Print vs. Instagram Ad Disclosures

Katie Notopoulos examines the rules of print magazine versus Instagram advertising disclosure rules in a recent Columbia Journalism Review piece. Summing up the stricter FTC disclosure rules for celebrities who post photos of free or donated products on social media apps such as Instagram, she writes: "Use clear language like #sponsored instead of #sp. Don't use squirrelly industry terms like #partnership. Don't hide your disclosure at the end of a bunch of tags or after a long caption that cuts off when viewed in the feed. Don't simply tag the brand. You must disclose any 'material relationship' with the brand or product you're posting about. That includes if you were paid to post about it, were given a free product to review, or received a free products, services, or accommodations. The same applies if you're a celebrity who has a multi-year endorsement deal with a brand, or even owns part or a whole of a company." Read more here.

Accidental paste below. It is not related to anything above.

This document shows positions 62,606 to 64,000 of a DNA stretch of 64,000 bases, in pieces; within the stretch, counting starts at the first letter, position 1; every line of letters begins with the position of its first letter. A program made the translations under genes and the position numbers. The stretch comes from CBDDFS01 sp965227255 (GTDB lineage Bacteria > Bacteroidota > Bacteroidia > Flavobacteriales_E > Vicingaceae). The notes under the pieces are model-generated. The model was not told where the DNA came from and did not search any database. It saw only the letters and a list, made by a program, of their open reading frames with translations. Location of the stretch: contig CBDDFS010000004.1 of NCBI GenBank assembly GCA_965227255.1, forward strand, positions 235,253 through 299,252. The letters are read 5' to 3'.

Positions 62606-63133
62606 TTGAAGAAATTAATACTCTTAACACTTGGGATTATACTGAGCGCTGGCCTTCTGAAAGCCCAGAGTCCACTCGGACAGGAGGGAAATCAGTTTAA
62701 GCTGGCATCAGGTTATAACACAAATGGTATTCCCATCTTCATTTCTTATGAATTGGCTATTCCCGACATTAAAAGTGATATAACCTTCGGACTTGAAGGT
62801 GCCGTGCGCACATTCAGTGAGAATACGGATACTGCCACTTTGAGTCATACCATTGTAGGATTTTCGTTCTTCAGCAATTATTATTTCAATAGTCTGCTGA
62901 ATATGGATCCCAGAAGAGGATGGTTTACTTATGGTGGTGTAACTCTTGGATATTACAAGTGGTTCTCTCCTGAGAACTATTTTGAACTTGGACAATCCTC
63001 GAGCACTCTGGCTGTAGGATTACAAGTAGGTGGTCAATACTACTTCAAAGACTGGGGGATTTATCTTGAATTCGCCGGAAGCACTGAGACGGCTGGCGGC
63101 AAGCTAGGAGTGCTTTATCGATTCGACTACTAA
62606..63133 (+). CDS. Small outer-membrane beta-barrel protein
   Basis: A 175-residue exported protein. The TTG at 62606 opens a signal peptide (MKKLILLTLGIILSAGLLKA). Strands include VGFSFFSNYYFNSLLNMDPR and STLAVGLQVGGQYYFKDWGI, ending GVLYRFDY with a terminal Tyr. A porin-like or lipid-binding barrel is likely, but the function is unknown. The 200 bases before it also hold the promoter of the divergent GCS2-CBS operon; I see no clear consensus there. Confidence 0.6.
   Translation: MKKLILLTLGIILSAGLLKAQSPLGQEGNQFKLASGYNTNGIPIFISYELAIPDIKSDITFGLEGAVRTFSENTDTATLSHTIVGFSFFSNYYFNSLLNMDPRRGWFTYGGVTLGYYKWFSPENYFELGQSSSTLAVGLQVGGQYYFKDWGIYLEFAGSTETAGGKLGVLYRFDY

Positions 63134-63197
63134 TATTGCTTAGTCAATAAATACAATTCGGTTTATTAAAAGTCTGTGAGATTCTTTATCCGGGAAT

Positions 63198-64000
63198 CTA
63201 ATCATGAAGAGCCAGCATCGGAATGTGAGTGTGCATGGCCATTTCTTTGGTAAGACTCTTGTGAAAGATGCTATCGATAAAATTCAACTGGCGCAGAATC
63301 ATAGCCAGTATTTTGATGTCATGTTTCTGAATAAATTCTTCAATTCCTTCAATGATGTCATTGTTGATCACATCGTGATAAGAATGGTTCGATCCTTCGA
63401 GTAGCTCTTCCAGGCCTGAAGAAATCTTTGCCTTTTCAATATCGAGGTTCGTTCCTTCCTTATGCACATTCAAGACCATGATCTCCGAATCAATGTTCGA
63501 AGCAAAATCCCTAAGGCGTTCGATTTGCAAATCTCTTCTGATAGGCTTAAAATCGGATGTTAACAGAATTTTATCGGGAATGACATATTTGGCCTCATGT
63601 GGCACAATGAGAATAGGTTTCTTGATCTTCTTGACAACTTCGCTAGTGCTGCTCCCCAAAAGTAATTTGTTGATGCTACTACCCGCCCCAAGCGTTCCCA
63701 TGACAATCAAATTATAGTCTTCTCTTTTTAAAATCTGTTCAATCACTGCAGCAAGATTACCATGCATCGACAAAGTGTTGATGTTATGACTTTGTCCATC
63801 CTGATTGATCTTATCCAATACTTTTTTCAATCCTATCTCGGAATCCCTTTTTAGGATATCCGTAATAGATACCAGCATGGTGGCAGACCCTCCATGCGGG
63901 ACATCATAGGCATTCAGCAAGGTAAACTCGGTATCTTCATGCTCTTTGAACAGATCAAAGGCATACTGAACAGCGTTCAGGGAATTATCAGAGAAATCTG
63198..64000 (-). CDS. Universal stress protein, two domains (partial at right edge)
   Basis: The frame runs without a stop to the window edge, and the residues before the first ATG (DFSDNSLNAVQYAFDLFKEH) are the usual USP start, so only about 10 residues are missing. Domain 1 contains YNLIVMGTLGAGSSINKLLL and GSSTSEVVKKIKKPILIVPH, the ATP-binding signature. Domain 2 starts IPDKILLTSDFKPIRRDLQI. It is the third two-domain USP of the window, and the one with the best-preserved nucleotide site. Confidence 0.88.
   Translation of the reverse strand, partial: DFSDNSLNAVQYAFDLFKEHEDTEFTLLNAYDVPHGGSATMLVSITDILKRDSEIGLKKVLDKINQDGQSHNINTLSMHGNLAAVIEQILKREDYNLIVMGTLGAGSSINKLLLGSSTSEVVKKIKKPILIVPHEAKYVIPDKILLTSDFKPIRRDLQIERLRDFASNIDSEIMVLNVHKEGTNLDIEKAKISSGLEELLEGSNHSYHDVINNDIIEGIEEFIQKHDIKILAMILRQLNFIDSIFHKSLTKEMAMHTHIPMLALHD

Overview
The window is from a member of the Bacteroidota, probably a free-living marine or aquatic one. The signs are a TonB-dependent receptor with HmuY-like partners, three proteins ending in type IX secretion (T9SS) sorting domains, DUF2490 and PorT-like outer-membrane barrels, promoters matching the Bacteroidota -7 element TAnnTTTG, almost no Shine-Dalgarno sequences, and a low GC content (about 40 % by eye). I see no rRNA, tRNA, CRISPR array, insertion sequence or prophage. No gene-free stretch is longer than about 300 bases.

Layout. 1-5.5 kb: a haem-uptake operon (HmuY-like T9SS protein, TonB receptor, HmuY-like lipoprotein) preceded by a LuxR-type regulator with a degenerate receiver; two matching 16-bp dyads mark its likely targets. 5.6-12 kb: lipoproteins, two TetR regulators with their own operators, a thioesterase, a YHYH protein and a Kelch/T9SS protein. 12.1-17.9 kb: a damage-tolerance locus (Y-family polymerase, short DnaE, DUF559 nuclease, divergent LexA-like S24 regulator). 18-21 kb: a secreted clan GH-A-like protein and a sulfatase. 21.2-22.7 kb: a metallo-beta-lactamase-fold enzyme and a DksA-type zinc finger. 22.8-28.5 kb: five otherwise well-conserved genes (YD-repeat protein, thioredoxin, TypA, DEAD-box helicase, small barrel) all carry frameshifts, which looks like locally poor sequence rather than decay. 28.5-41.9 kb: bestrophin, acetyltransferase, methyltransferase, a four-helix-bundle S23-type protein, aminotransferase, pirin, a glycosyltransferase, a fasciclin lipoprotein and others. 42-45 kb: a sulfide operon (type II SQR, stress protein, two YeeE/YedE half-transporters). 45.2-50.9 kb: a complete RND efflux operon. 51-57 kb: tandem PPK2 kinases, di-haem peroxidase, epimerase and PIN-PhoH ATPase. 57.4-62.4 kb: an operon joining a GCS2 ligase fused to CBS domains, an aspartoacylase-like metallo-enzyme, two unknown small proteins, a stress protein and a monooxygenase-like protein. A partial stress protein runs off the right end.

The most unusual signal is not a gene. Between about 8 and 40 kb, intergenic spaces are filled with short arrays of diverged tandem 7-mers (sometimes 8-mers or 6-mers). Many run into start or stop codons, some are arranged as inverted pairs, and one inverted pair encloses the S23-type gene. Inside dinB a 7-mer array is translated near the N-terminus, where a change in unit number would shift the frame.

Emergent Models in B2B Publishing

Tim Hartman, CEO of Government Executive Media Group, sat down with Kayleigh Barber of Folio: magazine earlier this month to discuss what's happening in B2B publishing. In the interview, he identifies lead generation, digital products, and data/technology investments as his company's key emerging business models. He also encourages companies interested in exploring content marketing to develop relationships with key partners and agencies. Read the full interview here.